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** FILE ** In this Friday July 14, 2006, file photo, teachers' union head Elba Esther Gordillo gestures as she arrives to attend a meeting with education workers a day after being expelled from Mexico's Institutional Revolutionary Party in Mexico City. (AP Photo/Dario Lopez-Mills, file)

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** FILE ** In this Friday July 14, 2006, file photo, teachers' union head Elba Esther Gordillo gestures as she arrives to attend a meeting with education workers a day after being expelled from Mexico's Institutional Revolutionary Party in Mexico City. (AP Photo/Dario Lopez-Mills, file)

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Mr. Pena Nieto's win returns the Institutional Revolutionary Party to the presidential palace after a 12-year absence. His wife, soap opera star Angelica Rivera, will be the new first lady. (Associated Press)

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Enrique Pena Nieto, presidential candidate for the Revolutionary Institutional Party (PRI), greets supporters at his party's headquarters in Mexico City early on Monday, July 2, 2012. (AP Photo/Alexandre Meneghini)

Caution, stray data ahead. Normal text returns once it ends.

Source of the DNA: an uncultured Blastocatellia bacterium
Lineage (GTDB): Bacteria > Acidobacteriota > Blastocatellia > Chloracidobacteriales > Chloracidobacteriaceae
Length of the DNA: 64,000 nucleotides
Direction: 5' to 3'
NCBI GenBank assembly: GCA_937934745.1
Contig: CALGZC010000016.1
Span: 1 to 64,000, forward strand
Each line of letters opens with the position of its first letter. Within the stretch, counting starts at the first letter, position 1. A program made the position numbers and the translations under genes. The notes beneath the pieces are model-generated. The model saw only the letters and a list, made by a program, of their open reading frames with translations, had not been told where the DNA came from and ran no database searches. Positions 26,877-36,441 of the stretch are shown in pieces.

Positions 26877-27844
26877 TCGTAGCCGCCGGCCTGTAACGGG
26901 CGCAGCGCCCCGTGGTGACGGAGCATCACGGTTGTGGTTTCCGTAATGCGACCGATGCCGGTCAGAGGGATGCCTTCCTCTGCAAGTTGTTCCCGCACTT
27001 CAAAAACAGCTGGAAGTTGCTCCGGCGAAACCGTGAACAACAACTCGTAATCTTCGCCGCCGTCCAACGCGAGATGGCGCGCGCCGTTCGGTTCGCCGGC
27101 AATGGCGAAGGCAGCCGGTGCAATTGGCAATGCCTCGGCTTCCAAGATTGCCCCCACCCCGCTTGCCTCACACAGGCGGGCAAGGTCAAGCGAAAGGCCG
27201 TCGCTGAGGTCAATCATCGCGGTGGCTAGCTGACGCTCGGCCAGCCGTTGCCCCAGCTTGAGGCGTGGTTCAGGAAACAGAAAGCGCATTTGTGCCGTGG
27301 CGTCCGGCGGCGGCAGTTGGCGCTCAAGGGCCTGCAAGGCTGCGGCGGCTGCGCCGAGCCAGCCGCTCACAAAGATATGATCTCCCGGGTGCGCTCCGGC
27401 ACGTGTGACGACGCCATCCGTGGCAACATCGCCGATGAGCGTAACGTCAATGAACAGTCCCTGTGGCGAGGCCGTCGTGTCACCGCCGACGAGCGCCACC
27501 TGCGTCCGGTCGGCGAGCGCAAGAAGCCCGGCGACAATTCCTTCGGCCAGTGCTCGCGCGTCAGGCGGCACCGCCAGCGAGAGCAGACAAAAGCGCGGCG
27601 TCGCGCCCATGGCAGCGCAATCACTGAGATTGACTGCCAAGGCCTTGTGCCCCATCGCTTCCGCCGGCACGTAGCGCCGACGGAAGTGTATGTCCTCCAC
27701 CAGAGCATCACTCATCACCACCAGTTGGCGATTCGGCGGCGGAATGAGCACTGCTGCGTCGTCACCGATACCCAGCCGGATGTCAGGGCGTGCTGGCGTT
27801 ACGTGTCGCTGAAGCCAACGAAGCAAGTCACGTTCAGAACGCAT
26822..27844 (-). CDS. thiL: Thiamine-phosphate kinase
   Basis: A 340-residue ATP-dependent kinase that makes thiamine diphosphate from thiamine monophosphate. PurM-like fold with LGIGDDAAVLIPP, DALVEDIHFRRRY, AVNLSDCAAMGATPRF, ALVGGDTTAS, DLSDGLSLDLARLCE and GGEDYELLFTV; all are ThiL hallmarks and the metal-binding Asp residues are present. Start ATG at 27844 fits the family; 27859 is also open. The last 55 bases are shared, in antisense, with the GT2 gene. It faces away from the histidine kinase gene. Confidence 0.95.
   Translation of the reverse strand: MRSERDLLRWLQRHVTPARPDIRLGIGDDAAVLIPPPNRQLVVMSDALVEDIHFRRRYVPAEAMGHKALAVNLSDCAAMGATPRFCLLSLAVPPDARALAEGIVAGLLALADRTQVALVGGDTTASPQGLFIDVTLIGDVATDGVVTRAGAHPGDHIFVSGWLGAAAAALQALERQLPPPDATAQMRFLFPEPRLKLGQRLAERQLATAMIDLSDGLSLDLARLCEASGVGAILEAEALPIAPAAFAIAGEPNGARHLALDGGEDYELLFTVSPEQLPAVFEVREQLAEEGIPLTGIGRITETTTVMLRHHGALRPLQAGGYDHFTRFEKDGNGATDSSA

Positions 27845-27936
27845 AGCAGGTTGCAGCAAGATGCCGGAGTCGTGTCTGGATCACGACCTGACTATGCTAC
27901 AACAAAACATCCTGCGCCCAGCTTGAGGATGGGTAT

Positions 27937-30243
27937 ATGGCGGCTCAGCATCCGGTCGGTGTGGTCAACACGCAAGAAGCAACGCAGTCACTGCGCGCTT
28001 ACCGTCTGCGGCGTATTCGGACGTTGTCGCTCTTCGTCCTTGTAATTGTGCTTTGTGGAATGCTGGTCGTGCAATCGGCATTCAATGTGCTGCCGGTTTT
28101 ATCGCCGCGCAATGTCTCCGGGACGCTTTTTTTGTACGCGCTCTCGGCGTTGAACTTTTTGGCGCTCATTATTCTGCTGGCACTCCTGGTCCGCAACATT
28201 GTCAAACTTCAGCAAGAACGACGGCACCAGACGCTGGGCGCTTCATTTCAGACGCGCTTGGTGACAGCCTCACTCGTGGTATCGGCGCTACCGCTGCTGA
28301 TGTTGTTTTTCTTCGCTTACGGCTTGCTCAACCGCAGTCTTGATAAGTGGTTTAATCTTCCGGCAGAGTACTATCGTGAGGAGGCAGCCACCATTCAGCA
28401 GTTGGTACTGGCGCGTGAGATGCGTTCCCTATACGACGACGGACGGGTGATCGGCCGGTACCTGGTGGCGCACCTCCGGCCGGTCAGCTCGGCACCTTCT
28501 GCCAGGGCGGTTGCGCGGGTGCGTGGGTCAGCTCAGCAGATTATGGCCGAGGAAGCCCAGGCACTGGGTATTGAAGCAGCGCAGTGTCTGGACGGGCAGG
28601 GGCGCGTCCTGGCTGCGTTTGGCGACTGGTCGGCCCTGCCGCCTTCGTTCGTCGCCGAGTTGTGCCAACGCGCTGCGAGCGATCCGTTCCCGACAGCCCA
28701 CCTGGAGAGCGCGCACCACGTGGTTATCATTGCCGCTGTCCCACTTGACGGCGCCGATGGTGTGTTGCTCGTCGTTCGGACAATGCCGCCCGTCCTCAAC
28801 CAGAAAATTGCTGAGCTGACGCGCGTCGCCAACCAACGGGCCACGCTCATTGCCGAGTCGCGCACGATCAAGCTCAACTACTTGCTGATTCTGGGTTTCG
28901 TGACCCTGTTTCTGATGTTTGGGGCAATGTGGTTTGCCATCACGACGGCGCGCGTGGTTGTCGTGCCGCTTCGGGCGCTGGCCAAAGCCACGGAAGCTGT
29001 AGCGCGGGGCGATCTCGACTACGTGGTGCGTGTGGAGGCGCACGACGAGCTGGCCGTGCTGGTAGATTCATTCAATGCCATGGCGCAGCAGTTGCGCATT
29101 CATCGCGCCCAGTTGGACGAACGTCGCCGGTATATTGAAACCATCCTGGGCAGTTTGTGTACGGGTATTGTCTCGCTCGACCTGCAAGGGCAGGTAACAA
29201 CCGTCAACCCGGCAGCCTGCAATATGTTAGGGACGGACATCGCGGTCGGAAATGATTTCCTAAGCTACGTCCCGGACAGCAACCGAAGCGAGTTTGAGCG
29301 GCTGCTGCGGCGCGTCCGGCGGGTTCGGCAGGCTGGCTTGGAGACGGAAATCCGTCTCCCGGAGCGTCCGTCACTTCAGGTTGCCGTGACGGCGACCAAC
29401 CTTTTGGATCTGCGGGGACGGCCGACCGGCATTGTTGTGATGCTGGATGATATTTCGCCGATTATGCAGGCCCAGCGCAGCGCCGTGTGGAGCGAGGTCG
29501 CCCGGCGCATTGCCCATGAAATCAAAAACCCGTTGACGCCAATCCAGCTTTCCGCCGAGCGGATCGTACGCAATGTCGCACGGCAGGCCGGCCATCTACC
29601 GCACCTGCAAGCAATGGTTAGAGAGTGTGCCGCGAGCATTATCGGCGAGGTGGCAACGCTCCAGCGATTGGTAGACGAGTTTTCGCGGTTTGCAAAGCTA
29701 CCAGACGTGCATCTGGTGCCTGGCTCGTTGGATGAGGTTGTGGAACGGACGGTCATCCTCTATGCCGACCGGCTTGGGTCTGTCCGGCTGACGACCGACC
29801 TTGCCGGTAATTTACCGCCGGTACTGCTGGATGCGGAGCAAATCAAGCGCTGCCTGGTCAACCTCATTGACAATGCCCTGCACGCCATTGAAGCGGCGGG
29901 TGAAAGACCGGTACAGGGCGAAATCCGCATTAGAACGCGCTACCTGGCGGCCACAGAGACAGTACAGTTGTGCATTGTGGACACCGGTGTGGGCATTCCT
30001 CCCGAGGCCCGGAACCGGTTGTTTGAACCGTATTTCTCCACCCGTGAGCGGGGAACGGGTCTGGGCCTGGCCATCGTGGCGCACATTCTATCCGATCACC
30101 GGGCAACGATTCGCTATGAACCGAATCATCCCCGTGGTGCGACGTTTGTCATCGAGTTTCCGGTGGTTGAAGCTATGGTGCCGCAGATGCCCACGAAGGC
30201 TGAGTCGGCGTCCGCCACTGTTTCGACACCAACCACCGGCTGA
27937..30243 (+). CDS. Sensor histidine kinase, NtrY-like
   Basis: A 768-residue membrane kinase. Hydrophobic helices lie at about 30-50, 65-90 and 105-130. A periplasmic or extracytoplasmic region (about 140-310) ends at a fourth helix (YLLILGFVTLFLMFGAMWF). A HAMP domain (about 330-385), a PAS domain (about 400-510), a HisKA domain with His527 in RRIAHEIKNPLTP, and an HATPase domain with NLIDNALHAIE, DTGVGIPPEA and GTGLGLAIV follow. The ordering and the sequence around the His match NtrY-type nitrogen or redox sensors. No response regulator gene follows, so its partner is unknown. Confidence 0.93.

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Enrique Pena Nieto, presidential candidate for the Revolutionary Institutional Party (PRI), greets supporters at his party's headquarters in Mexico City early on Monday, July 2, 2012. (AP Photo/Alexandre Meneghini)

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Enrique Pena Nieto of the Revolutionary Institutional Party held a significant lead for president as voting was under way Sunday in Mexico's 31 states. His party controlled the Mexican presidency through much of the 20th century before losing the past two elections. (Associated Press)

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Enrique Pena Nieto of the Revolutionary Institutional Party held a significant lead for president as voting was under way Sunday in Mexico's 31 states. His party controlled the Mexican presidency through much of the 20th century before losing the past two elections. (Associated Press)

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Enrique Pena Nieto, Revolutionary Institutional Party (PRI) presidential candidate, speaks June 24, 2012 during a massive rally at the Azteca stadium in Mexico City. (Associated Press)

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ASSOCIATED PRESS PHOTOGRAPHS ASSOCIATED PRESS PHOTOGRAPHS Humberto Moreira (above) is head of the Institutional Revolutionary Party, which ruled Mexico for 71 years until 2000 and is aiming to regain power. However, Treasury Secretary Ernesto Cordero, who wants to be the presidential candidate for the National Action Party, has launched an investigation into finances in Coahuila state, where Mr. Moreira was governor until January.